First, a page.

Losses That You Can Measure

If you are out of work because of your injuries, it is simple to calculate your lost wages. Car damage and medical bills are easy to prove, as well as any damage to property that was in your vehicle. These are your pecuniary damages, and only a part of your overall compensation. You also have non-pecuniary losses, which are those losses that are more difficult to assign value to. These include things like pain, suffering, or loss of enjoyment. This is where the extent of your injuries and your ability to recover fully becomes important. If your treatment team determines that you are at a medical end to treatment, and you still can’t return to work, your award should become much higher.

Settling Your Personal Injury Case

When you work with a personal injury lawyer, you may come to a place where you are ready to settle your case. Your attorney will have a good idea of what your case is worth and what you are likely to receive if you take the case to trial. The defendant and their attorney will also understand this, and they are going to want to cut their losses. Trials take time and money, and an insurance company would rather settle the case out of court. If you are comfortable with a settlement offer and you can live with the final amount, you may consider a settlement offer and take it.

You have the right to file a personal injury claim, even when you are partially at fault. It’s important to point out any problems with the accident report that will reduce your percentage of fault. When you are injured and you are suffering, a personal injury claim makes it possible to recover and get the financial compensation you need during this time.

On any given day, the average driver will comply with traffic laws due to the strength of social influences. Drivers on the road, passengers, police officers, and personal characteristics often affect driving behaviors. In social psychology, the driving behaviors that arise from these factors are due to conformity and social norms. Conformity is defined as “adjusting our behavior or thinking to coincide with a group standard.” These group standards or social norms are often what changes a person’s behavior or morals. This change occurs as a result of the need to belong, the fear of rejection, or simply the desire to be a part of a group without standing out. For example, a person might quit smoking because his or her group of friends frowns upon tobacco. This article explores the topic of conformity and covers the positive and negative aspects of conformity, concluding with the effect of conformity traffic laws.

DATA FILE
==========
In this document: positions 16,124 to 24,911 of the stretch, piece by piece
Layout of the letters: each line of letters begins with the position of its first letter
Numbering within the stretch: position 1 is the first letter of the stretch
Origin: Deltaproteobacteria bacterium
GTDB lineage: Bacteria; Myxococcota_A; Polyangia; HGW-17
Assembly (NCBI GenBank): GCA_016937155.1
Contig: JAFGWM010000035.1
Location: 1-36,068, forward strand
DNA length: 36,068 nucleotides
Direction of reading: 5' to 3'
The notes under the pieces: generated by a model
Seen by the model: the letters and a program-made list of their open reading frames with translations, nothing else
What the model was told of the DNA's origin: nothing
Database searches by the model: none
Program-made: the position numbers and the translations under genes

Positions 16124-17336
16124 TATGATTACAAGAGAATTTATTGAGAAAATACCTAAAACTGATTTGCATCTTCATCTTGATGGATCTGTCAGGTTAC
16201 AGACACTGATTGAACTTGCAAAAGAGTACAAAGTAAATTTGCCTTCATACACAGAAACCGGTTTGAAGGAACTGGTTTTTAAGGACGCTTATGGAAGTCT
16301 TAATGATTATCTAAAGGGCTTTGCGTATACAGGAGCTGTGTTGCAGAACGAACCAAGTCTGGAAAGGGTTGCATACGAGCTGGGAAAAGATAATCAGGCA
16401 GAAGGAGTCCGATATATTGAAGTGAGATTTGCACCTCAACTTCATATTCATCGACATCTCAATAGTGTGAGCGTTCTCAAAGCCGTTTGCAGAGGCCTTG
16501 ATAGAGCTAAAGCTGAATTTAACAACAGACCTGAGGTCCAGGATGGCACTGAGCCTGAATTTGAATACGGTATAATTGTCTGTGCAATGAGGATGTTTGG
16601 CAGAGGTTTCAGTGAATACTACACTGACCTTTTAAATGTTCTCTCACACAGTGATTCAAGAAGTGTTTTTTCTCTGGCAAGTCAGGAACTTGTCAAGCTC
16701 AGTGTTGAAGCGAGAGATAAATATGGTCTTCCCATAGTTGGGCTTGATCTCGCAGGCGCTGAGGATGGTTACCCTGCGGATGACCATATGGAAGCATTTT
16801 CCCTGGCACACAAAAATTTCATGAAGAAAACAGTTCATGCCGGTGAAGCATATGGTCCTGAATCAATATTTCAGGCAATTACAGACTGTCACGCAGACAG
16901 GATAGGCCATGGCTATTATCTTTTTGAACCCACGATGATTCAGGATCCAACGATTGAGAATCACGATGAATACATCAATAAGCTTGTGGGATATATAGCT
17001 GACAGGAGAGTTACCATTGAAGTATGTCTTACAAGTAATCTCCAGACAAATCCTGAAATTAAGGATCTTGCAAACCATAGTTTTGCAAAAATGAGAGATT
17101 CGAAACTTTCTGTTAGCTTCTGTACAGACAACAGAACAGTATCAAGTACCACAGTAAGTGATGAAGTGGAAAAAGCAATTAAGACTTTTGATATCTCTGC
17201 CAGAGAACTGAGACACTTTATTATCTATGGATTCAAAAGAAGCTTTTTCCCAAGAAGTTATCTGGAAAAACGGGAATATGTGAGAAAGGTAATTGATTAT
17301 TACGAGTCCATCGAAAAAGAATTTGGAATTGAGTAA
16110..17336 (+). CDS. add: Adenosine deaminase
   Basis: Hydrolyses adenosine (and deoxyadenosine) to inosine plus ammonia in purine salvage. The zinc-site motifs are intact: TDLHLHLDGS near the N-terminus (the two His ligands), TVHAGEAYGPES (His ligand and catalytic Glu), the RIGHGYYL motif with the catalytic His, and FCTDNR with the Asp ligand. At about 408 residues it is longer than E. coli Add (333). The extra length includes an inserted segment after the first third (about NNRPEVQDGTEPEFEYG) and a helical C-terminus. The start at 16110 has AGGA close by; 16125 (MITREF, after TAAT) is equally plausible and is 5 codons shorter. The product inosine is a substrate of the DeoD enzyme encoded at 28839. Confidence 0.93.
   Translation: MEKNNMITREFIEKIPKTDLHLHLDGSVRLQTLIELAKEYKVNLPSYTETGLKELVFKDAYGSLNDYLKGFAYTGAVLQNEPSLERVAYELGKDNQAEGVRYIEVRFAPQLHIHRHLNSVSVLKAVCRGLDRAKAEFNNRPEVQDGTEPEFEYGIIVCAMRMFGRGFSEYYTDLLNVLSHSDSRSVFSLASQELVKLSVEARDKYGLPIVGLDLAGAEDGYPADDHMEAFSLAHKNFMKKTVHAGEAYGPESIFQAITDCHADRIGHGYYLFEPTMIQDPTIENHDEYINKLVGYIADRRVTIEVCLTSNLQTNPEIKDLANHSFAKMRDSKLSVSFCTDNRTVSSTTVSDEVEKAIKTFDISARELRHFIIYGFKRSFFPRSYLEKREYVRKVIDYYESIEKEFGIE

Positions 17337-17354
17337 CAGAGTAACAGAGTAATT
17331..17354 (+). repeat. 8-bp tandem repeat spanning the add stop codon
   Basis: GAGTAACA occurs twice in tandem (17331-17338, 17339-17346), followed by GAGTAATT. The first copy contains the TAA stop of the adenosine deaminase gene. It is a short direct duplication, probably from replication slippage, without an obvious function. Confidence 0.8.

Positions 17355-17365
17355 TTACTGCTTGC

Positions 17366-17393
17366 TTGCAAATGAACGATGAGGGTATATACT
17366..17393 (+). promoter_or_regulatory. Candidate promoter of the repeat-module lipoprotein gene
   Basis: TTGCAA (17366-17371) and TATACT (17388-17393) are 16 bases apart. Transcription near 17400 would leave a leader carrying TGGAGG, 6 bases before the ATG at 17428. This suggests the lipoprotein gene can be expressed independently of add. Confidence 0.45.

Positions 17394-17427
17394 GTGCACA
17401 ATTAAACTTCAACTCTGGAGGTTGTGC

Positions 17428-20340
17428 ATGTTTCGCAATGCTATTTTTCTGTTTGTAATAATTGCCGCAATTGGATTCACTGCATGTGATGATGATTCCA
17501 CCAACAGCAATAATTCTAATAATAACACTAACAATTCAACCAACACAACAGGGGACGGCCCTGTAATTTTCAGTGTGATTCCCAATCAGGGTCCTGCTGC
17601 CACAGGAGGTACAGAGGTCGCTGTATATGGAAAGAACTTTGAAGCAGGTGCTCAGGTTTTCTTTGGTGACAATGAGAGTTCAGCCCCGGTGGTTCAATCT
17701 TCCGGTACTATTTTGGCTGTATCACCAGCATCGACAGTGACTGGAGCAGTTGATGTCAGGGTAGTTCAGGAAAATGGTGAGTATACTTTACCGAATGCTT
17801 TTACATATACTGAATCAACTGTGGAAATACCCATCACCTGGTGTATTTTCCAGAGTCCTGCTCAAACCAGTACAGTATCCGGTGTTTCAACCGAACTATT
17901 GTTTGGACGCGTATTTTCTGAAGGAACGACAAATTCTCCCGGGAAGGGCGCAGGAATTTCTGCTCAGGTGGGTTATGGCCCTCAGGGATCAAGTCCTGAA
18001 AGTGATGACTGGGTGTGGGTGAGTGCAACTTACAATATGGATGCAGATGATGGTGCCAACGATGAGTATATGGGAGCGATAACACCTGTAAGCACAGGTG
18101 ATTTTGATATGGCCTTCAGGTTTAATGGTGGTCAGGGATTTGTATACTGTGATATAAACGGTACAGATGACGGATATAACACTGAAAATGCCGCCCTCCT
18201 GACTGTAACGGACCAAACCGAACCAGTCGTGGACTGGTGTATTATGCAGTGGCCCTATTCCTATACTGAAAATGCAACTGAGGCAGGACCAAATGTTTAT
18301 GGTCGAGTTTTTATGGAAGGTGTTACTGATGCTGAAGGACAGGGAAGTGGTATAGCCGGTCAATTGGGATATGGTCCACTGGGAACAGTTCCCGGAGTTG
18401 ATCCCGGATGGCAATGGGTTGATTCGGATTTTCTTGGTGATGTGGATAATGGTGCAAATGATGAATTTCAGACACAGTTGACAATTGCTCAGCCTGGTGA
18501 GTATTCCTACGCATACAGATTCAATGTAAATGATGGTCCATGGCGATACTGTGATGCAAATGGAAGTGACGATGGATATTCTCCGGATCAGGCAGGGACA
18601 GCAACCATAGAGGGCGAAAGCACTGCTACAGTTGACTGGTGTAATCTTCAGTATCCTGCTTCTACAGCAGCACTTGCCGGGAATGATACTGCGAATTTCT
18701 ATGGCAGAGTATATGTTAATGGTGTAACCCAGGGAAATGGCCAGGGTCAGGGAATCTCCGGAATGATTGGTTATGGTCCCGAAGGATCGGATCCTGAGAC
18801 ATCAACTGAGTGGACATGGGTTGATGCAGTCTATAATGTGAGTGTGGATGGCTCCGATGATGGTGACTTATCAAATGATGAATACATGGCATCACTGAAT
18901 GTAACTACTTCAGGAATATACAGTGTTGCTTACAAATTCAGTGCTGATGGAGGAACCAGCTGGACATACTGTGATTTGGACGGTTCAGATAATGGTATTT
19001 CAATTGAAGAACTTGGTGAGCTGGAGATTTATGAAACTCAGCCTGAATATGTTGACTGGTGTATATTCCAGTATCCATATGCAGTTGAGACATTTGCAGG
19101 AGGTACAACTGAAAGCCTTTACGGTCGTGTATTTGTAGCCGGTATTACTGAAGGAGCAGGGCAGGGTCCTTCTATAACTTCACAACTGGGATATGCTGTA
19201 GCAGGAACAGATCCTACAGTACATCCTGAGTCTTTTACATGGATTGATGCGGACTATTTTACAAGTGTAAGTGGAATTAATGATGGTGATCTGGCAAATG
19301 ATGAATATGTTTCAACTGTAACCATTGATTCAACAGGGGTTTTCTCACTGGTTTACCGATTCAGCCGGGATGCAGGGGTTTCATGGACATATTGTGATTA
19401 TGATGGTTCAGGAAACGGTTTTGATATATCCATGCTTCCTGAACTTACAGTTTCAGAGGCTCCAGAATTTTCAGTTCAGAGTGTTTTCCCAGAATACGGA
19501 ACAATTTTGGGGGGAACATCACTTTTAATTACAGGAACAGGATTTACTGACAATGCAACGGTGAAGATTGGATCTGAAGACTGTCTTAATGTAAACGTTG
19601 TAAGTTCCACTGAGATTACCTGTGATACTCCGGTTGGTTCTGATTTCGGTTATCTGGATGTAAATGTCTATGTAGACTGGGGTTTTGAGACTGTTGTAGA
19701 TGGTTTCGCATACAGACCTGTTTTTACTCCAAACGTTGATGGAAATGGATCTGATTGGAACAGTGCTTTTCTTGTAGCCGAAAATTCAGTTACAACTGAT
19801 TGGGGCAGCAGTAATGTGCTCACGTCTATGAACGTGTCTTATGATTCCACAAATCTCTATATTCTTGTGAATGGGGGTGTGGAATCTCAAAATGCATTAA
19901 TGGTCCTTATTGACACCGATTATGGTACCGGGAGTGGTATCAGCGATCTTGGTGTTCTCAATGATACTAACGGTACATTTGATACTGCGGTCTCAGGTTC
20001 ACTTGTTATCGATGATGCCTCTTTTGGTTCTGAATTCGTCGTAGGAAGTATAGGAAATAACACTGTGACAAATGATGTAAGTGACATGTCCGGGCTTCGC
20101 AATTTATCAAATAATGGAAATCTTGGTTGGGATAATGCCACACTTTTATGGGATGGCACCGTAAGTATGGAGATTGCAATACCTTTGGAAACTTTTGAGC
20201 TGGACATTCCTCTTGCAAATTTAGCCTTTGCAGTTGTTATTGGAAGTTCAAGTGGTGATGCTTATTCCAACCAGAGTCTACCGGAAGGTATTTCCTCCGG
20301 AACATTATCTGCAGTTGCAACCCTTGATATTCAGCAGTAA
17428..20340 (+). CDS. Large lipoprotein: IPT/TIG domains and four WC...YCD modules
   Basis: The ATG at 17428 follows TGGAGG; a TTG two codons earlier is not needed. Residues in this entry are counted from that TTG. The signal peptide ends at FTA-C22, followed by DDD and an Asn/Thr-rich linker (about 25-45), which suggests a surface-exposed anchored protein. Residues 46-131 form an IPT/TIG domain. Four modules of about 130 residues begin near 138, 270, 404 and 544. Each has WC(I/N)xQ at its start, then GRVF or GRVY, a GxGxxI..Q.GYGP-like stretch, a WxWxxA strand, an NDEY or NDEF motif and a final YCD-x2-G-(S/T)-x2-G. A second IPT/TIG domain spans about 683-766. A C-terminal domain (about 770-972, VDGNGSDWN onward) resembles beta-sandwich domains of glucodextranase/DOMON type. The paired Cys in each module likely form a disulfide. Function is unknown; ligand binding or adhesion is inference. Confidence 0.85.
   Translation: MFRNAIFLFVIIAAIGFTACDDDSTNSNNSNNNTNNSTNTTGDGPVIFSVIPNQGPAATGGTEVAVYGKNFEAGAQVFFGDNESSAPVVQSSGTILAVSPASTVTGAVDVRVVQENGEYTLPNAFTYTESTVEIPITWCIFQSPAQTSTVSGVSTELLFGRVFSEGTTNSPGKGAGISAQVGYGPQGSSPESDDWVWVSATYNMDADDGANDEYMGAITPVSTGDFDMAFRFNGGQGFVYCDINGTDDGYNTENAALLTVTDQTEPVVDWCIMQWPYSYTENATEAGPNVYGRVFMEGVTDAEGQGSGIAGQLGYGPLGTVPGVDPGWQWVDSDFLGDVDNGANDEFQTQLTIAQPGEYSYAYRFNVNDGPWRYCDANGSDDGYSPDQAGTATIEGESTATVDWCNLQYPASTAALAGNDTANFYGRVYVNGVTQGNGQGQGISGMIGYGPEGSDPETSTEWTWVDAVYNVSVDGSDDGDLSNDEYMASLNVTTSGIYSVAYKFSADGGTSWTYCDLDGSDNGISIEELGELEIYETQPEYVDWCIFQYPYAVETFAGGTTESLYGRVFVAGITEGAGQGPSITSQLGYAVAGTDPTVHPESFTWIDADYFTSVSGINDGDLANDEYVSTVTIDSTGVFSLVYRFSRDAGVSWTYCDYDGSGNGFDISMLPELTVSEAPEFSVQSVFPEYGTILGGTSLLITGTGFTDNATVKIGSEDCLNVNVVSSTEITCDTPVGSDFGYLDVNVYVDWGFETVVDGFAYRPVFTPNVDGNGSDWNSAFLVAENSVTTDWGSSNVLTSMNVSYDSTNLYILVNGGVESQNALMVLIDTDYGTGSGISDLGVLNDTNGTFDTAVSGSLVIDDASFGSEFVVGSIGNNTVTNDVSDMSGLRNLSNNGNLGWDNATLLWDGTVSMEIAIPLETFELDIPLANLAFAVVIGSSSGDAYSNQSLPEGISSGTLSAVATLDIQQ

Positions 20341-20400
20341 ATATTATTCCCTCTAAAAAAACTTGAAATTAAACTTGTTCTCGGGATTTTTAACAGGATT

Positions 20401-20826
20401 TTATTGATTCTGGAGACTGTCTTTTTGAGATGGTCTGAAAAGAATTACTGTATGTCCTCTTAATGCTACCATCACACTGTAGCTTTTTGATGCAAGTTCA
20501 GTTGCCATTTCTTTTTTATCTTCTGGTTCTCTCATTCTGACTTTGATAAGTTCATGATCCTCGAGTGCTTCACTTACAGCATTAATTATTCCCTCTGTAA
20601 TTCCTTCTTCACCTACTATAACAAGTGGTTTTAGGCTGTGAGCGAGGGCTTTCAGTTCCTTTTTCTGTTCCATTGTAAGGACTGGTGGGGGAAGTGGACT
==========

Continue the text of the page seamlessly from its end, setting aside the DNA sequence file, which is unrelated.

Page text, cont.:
Imagine yourself on the interstate in a big city, driving along with traffic that is traveling at 80 miles per hour (mph) in a 55 mph zone. Even though you know you’re breaking the law by going over the speed limit, you don’t slow down because you don’t want to be perceived as a “jerk” for slowing down everyone around you. At the same time, your conscience is telling you that you are violating the law and that you can’t afford a ticket. Studies show that you are more likely to continue to drive with the flow of traffic simply because everyone around you on the road is doing it. In big cities, this type of driving, even though it might go against one’s personal beliefs, is a social norm. In order to fit in, you are forced to conform. In one study, people were surveyed about the effectiveness of a 55 mph speed limit and their actual driving speeds in that zone. Out of the sample, 28.9 percent of the people that thought the speed limit was too low, reported driving at a higher speed. Others responded that the speed limit was somewhat useless because no one else followed it anyway, making the speed limit irrelevant, which ultimately had little effect on driving speeds. While speeding due to conformity and social norms is one of the most common driving violations that we can observe and relate to, there are more dangerous driving behaviors that drivers engage in due to various social influences.

Social and peer influences that result in a violation of traffic laws are the most common among teenagers. One study reports that drivers between the ages of 16 and 19 are more likely to be involved in a fatal car accident when there are passengers in the car. Under the pressure from friends, young drivers engage in risky behaviors including speeding, swerving in and out of the traffic, street racing, and other reckless driving behavior that leads to a higher chance of making an error, which ultimately results in serious accidents. The author adds, “passengers encourage drivers to conform to the prevailing norms of their social group.” Additionally, two more studies support that teens are likely to drive recklessly if the driver believes this type of driving is expected by their peers, even if these peers are not in the car. Even though these actions are extremely dangerous and possibly fatal, this shows how society and the social environment can influence us to conform to what we perceive will make us feel accepted by a group.